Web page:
Delivering quality primary education in India: What works?

With primary education enrollment having surpassed 90 percent for more than a decade now, India is urgently looking towards its next frontier: ensuring high-quality of primary education throughout the country. It is widely known that the lack of a solid foundation at primary levels has a domino effect on an individual’s life. The foundation for a child’s education needs to be developed early as the learning gaps continue to widen as curriculum in higher grades becomes more complex. This presents an immediate need to ensure a uniform quality of primary education throughout the country as a first step to developing a skilled workforce in India.

With this urgent need to improve learning outcomes at primary levels as a guiding force, we at the Michael & Susan Dell Foundation have been working for more than 10 years to identify solutions to this massive and pressing challenge. We have worked closely with more than 40 organisations including social enterprises, NGOs, tech companies, assessment agencies, among others to solve for this problem at scale. Looking back at our experiences in navigating our work with different organisations such as Nandi, Bodh, STCI, Pratham, Gyanshala, Ruchika, SARD, etc. – each of whom have adopted very different pedagogical models – we have found that there are three common elements that make primary education programmes successful. They are:

Well-defined competency frameworks for all grades and subjects

In India, the thrust of the formal education system has been syllabus completion for the purpose of defining grade completion. However, we have learned through our programmes that the entire system needs to be re-oriented to competence building among students. For example, it may not be important to cover all chapters of an English language textbook, instead the focus should be on students gaining the ability to use a certain level of grammar, appropriate to their grade. This approach is a huge departure from usually prescribed syllabus completion/chapter orientation. By re-aligning teachers’ efforts to the end goal of achieving specific competencies, we can re-define the metrics of success in primary education and create a more solid foundation for higher grades.

Regular, competency-linked assessments to review performance

To make the competence framework effective, it is important to also tailor the assessments in schools to the evaluation of competencies rather than relying on regular exams that have become increasingly geared towards rote learning. These assessments ensure that the entire ecosystem is focusing on bringing students’ abilities to par with the expected competencies of their grade. The competence-linked assessments should occur on a regular basis to allow for course correction throughout the academic year instead of waiting until the year’s end to assess students’ abilities. The assessment data should also be accessible for teachers and students so they can review their own performance.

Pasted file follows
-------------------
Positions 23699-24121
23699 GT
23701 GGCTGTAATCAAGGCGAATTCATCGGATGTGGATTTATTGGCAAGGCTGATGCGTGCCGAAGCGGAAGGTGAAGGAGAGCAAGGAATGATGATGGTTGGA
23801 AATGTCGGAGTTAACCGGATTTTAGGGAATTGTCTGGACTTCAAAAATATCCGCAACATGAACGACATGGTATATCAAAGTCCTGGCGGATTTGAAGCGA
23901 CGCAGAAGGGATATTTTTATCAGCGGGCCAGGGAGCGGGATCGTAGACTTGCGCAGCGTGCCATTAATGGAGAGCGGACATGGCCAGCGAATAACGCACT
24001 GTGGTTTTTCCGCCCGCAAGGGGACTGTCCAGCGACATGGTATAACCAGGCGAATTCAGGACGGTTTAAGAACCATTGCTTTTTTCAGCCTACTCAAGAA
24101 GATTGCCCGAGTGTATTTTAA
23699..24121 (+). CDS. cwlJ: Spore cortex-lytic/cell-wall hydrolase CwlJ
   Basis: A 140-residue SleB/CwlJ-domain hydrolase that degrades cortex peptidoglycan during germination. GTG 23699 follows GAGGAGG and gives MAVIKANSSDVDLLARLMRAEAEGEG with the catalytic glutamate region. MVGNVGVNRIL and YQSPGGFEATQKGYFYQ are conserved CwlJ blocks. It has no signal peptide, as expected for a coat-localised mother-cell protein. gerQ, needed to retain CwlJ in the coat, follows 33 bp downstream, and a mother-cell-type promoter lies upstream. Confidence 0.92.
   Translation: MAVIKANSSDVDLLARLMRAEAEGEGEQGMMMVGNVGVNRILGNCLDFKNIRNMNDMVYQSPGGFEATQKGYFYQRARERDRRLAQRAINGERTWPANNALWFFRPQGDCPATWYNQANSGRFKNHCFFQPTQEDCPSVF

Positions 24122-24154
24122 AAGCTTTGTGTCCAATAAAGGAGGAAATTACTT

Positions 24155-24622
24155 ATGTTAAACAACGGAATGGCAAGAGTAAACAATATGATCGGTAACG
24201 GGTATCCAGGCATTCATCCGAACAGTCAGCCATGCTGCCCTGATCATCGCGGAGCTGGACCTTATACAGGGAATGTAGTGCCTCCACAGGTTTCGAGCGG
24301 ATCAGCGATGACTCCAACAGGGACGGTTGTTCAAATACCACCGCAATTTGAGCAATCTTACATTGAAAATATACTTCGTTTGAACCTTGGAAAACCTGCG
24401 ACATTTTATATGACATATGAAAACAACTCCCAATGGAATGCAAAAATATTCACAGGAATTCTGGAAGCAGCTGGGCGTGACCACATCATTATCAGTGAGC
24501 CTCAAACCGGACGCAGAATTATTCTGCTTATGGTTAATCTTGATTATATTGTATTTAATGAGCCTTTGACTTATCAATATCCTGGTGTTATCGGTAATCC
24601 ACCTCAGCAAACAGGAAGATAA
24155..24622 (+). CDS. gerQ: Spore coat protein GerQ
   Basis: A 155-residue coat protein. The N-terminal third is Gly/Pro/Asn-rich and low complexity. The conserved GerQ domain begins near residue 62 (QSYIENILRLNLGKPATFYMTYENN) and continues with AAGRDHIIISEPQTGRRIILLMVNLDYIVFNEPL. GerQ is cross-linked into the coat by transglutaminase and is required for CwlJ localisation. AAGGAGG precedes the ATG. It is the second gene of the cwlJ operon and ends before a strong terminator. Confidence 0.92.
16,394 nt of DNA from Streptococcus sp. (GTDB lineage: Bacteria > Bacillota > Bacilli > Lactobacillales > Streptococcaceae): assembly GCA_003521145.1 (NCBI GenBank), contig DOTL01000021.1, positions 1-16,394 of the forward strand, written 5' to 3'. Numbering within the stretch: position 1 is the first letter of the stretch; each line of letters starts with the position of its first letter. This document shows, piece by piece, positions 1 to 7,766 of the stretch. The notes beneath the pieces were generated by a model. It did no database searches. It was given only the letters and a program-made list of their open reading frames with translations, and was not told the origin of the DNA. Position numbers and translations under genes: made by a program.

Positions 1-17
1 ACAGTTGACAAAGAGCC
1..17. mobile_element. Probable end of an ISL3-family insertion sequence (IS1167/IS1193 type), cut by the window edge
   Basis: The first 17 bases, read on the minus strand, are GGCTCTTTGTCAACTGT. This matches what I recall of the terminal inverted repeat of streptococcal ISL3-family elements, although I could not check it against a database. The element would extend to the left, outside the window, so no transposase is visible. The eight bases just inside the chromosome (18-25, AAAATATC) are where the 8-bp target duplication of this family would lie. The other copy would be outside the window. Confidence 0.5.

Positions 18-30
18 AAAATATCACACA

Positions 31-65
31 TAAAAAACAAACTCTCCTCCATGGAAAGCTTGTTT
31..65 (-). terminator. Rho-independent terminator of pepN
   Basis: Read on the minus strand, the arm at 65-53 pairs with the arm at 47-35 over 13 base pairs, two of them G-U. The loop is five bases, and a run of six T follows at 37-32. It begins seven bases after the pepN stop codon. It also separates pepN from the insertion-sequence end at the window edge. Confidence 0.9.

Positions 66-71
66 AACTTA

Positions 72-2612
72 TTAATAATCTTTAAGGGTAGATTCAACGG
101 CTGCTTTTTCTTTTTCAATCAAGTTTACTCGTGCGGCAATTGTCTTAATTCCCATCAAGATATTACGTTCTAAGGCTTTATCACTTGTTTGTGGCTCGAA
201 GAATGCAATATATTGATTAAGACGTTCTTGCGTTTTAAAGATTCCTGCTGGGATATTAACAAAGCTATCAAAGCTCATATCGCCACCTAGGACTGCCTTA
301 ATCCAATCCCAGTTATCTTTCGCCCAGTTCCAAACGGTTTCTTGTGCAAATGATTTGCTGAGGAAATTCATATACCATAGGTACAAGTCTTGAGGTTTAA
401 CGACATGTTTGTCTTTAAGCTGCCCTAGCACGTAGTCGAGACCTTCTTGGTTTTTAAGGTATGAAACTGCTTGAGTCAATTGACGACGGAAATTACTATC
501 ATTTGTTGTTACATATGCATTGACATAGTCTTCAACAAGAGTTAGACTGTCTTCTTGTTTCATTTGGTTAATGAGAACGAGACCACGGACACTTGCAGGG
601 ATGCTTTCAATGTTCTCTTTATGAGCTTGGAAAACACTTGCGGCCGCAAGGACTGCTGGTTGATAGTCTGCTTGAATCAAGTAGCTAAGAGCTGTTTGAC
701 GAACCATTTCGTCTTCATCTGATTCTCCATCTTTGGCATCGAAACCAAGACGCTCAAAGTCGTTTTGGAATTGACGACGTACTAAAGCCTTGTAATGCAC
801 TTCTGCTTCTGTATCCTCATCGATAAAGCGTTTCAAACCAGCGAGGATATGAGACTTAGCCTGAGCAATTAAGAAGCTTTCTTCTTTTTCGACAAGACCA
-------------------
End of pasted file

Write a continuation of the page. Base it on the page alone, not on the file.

Scripted feedback for teachers on identified competence gap and a clear roadmap for corrective action

A competence-based framework and linked assessments will only be successful if teachers are aided in using the assessments to identify learning gaps in their classroom and take corrective action. It is important for teachers to get specific training and feedback on the competencies which are common trouble areas for their students. They need to be empowered with a roadmap to follow in order to close these learning gaps.  All new training content, activities, and lesson plans should ladder up to the competency goals, and personalized feedback must be provided to help each student make progress.

The government of Haryana has applied these three elements with success in different forms and at scale through their Saksham Haryana Programmes. Through this programme, specific interventions fostered alignment in the public-school education system to achieve grade competence through teacher training, assessments, remedial classes. These interventions applied over a period of five years have shown positive results. The most recent round of assessments showed that more than 80 percent of students are grade-level competent across the state, compared to 40 percent in 2014. This approach has also worked well in private schools through the IMAX Program.

While continuing to evolve our work and partnerships in primary education, we have now begun to think of solutions that can improve the quality of secondary education at scale. Our initial research shows that a completely different approach might be needed to address reform in secondary education, given the push to improve performance on board examinations and greater challenges in staffing and improving capacity of teachers.

I look forward to sharing our process of learning and understanding appropriate interventions for secondary education. We continue to remain steadfast in our work in primary education and hope to leverage this success to further scale our solutions reaching more geographies, more school systems and more children.